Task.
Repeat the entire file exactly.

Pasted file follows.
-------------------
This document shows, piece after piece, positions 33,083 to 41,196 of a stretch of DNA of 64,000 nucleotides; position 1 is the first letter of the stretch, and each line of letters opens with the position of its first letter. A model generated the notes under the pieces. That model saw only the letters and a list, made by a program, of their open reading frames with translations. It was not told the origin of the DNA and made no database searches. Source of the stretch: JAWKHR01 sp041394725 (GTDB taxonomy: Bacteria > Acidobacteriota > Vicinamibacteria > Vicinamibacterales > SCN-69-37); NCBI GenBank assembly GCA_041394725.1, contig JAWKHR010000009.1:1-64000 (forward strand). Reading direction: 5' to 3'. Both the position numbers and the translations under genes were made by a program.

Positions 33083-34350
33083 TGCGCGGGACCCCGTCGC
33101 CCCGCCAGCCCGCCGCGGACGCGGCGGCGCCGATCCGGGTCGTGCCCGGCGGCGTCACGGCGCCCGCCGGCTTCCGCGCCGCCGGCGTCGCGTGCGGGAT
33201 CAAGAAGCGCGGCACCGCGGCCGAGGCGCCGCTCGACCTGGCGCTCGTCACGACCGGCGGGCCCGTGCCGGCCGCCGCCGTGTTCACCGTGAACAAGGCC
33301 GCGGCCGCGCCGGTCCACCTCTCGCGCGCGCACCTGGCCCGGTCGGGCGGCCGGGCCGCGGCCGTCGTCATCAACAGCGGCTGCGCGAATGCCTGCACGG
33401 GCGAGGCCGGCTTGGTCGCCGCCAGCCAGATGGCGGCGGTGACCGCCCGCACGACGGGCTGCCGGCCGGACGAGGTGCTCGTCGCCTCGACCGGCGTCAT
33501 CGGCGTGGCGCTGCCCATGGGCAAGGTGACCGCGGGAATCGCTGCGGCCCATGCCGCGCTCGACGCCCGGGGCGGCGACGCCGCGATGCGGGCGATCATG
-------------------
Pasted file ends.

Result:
This document shows, piece after piece, positions 33,083 to 41,196 of a stretch of DNA of 64,000 nucleotides; position 1 is the first letter of the stretch, and each line of letters opens with the position of its first letter. A model generated the notes under the pieces. That model saw only the letters and a list, made by a program, of their open reading frames with translations. It was not told the origin of the DNA and made no database searches. Source of the stretch: JAWKHR01 sp041394725 (GTDB taxonomy: Bacteria > Acidobacteriota > Vicinamibacteria > Vicinamibacterales > SCN-69-37); NCBI GenBank assembly GCA_041394725.1, contig JAWKHR010000009.1:1-64000 (forward strand). Reading direction: 5' to 3'. Both the position numbers and the translations under genes were made by a program.

Positions 33083-34350
33083 TGCGCGGGACCCCGTCGC
33101 CCCGCCAGCCCGCCGCGGACGCGGCGGCGCCGATCCGGGTCGTGCCCGGCGGCGTCACGGCGCCCGCCGGCTTCCGCGCCGCCGGCGTCGCGTGCGGGAT
33201 CAAGAAGCGCGGCACCGCGGCCGAGGCGCCGCTCGACCTGGCGCTCGTCACGACCGGCGGGCCCGTGCCGGCCGCCGCCGTGTTCACCGTGAACAAGGCC
33301 GCGGCCGCGCCGGTCCACCTCTCGCGCGCGCACCTGGCCCGGTCGGGCGGCCGGGCCGCGGCCGTCGTCATCAACAGCGGCTGCGCGAATGCCTGCACGG
33401 GCGAGGCCGGCTTGGTCGCCGCCAGCCAGATGGCGGCGGTGACCGCCCGCACGACGGGCTGCCGGCCGGACGAGGTGCTCGTCGCCTCGACCGGCGTCAT
33501 CGGCGTGGCGCTGCCCATGGGCAAGGTGACCGCGGGAATCGCTGCGGCCCATGCCGCGCTCGACGCCCGGGGCGGCGACGCCGCGATGCGGGCGATCATG